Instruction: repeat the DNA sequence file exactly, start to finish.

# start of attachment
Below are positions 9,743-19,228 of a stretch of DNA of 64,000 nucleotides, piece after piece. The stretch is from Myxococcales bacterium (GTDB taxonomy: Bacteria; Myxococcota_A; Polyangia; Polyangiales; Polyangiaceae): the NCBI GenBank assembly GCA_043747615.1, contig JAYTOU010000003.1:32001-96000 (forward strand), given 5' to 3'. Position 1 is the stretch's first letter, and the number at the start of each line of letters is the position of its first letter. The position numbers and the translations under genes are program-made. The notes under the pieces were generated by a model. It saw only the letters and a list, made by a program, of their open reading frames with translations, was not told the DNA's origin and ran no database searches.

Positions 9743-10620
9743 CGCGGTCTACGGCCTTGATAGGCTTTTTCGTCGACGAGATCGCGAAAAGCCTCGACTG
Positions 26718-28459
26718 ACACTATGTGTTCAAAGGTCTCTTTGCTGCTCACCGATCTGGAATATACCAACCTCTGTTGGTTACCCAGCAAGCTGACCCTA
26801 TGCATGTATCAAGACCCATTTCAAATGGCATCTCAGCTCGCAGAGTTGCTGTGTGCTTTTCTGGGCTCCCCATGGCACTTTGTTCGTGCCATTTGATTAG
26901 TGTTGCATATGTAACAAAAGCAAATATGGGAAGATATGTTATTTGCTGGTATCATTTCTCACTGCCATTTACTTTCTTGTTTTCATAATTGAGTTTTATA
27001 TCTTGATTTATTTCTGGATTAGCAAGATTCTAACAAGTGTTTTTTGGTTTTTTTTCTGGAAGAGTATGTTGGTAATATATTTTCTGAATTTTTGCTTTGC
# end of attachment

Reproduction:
Below are positions 9,743-19,228 of a stretch of DNA of 64,000 nucleotides, piece after piece. The stretch is from Myxococcales bacterium (GTDB taxonomy: Bacteria; Myxococcota_A; Polyangia; Polyangiales; Polyangiaceae): the NCBI GenBank assembly GCA_043747615.1, contig JAYTOU010000003.1:32001-96000 (forward strand), given 5' to 3'. Position 1 is the stretch's first letter, and the number at the start of each line of letters is the position of its first letter. The position numbers and the translations under genes are program-made. The notes under the pieces were generated by a model. It saw only the letters and a list, made by a program, of their open reading frames with translations, was not told the DNA's origin and ran no database searches.

Positions 9743-10620
9743 CGCGGTCTACGGCCTTGATAGGCTTTTTCGTCGACGAGATCGCGAAAAGCCTCGACTG
Positions 26718-28459
26718 ACACTATGTGTTCAAAGGTCTCTTTGCTGCTCACCGATCTGGAATATACCAACCTCTGTTGGTTACCCAGCAAGCTGACCCTA
26801 TGCATGTATCAAGACCCATTTCAAATGGCATCTCAGCTCGCAGAGTTGCTGTGTGCTTTTCTGGGCTCCCCATGGCACTTTGTTCGTGCCATTTGATTAG
26901 TGTTGCATATGTAACAAAAGCAAATATGGGAAGATATGTTATTTGCTGGTATCATTTCTCACTGCCATTTACTTTCTTGTTTTCATAATTGAGTTTTATA
27001 TCTTGATTTATTTCTGGATTAGCAAGATTCTAACAAGTGTTTTTTGGTTTTTTTTCTGGAAGAGTATGTTGGTAATATATTTTCTGAATTTTTGCTTTGC